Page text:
by Melanie Hoyt
Ice dance was first contested as a part of the Winter Olympic Games 35 years ago in Innsbruck, Austria. This week, 18 junior-level dance teams from 15 countries will have the opportunity to compete in Innsbruck as a part of the fifth event of this year’s Junior Grand Prix series.
With the series now half over, the top teams have all competed at least once, and potential entries for the Final are beginning to shape up. With only six spots in the Final this year, competition is more fierce than ever, and Austria is a tough field, with the gold medalists from the first three events going head-to-head-to-head.
Of those medalists, Victoria Sinitsina & Ruslan Zhiganshin of Russia posted the highest score; their total of 140.31 in Poland, a new ISU personal best, is six points higher than any other number seen this season. The team showed an impressive spark in their first event that kept them a couple of notches above the rest of the field. Of particular importance are their program components scores in Poland. While scores, of course, cannot be compared directly across events, the 7s that they earned indicate a certain level of favor that they have with international judges. They may be unbeatable here, unless they make costly mistakes. Zhiganshin’s older sister, Nelli, who competes for Germany, won a silver medal at Nebelhorn Trophy last weekend. If Sinitsina & Zhiganshin have excellent odds to make this three medals in as many weekends for the Zhiganshin siblings.
Nicole Orford & Thomas Williams, the Canadian gold medalists from the second event in Australia, would love to take their skating to the next level and challenge the Russians. They were thrilled to stand on top of their first international podium three weeks ago, and they did so with an outstanding effort in the free dance. Their short dance had a few opportunities for a better score, so if they can start stronger this time around, they have a shot at bettering their score of 127.21 and standing on the podium once again.
Ukraine’s Maria Nosulia & Evgen Kholoniuk were the surprise gold medalists at this season’s first JGP event in Latvia. The team had solid results last season, but few expected the 19th-place team from the 2011 World Junior Championships to rise above the entire field. The challenge for them now is to build on the momentum that they have, without succumbing to the pressure. Their score in Latvia, 124.84, is less than three points behind the mark that Orford & Williams set in Australia.
If the podium in Innsbruck is made up of all three of these teams, the gold and silver medalists will make the Final, and it is probable that the bronze medalists will also qualify, although they will have to wait and see who wins the last two events.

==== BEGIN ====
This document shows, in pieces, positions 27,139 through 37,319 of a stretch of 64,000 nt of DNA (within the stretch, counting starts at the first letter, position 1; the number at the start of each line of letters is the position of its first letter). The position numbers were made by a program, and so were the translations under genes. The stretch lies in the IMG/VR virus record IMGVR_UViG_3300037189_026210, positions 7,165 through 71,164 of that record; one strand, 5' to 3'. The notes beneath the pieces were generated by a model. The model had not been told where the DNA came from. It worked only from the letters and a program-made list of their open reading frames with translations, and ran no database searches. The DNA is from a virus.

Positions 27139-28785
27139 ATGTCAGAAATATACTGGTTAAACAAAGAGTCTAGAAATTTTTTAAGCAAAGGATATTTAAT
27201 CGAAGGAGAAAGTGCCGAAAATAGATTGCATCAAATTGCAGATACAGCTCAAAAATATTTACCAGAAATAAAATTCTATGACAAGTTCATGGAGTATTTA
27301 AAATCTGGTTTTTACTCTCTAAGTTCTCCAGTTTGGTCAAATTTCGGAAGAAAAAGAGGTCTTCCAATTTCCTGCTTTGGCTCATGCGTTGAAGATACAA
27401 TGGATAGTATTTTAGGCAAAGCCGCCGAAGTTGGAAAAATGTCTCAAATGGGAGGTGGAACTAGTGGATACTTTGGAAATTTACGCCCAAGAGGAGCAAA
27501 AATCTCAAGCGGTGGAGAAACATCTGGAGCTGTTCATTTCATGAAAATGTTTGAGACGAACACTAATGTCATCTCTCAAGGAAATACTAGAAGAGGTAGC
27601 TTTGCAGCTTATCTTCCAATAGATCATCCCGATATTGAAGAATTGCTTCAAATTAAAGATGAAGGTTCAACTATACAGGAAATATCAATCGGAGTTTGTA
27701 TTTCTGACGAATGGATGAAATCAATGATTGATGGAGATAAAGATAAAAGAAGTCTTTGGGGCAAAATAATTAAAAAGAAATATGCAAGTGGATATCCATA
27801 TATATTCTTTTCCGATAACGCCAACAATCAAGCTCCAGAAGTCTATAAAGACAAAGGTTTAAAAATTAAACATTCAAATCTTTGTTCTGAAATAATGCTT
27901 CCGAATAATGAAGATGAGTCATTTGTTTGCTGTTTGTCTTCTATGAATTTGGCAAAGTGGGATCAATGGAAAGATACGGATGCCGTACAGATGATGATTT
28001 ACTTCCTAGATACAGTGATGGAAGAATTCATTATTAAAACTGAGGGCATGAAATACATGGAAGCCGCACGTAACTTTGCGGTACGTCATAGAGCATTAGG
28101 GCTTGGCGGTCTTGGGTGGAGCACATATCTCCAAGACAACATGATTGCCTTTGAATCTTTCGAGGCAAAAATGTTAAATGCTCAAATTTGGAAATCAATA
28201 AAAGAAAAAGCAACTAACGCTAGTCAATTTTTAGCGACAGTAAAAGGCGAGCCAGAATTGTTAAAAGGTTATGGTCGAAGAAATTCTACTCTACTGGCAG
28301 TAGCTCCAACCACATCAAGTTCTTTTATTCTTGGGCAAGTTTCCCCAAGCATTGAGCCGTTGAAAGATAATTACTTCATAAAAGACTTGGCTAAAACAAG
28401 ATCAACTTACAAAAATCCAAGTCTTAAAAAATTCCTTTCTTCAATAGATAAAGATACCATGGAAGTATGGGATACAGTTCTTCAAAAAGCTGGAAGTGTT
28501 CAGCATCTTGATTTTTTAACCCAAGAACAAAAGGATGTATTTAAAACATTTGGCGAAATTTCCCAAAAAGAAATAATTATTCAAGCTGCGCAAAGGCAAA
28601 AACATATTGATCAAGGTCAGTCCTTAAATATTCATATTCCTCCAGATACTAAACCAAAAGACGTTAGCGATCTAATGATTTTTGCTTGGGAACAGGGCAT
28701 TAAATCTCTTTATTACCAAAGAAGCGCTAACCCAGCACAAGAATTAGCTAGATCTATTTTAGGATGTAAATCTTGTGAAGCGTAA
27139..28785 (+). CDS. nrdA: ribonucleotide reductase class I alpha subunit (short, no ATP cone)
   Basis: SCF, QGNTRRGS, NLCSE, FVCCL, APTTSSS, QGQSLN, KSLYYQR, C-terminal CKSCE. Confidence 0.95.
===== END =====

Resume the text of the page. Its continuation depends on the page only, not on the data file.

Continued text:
Ready to play spoiler, though, are Americans Alexandra Aldridge & Daniel Eaton. The energetic, young team won a bronze medal in Latvia, which means that they would likely need a gold medal to qualify for the Final, which is a tall order in this field. However, the talented and well-trained duo could certainly stand on the podium, upsetting the numerical favorites and shaking up the standings. Regardless of how they finish, they are sure to entertain the audience in Innsbruck.
Karolina Prochazkova & Michal Ceska of the Czech Republic do not have the quest for the Final looming ahead, but they are a solid team that can hope for another top five finish. This season, they have already placed fourth in Latvia with a score of 116.81. They have opportunities to improve in Austria on their footwork, since that was generally not a strong element for them in Latvia.
Canada’s second entry is Madeline Edwards & ZhaoKai Pang (pictured, left), who train with Orford & Williams in Burnaby, B.C. Edwards & Pang are part of Canada’s exciting crop of young talent; in fact, they have led the pack for three years — never lost a competition at the sectional or national level — despite having excellent teams nipping at their heels. They were the Canadian juvenile champions in 2009, the pre-novice champions in 2010, and the novice champions last season. They struggled uncharacteristically at Minto Summer Skate, but came back with a victory at BC Summer Skate (and a 70-point free dance) to earn this assignment. Edwards & Pang may be new to international competition, but they have proven that they can compete under pressure and could also end up in the top five here.
The second entry from Russia is Sofia Evdokimova & Egor Bazin. The depth in Russia’s dance program means that teams often make huge strides during the off-season. Sofia Evdokimova & Egor Bazin were only 11th at the 2011 Russian Junior Championships, but have done well in test skates to be awarded this assignment.
For the first time, Mexico is entering a dance team in the JGP series. Pilar Maekawa Moreno and Leonardo Maekawa Moreno live and train in Victoria, B.C, Canada. They have competed at Canadian domestic competitions up until this season and enjoyed the best skate of their careers at 2011 Skate Canada Junior Nationals, where they finished fifth at the novice level. Now as juniors, the siblings will represent the country of their birth in their international debut.
The Innsbruck event begins with official practices on Wednesday, and then the dancers will compete in the short dance on Friday morning and the free dance on Saturday afternoon.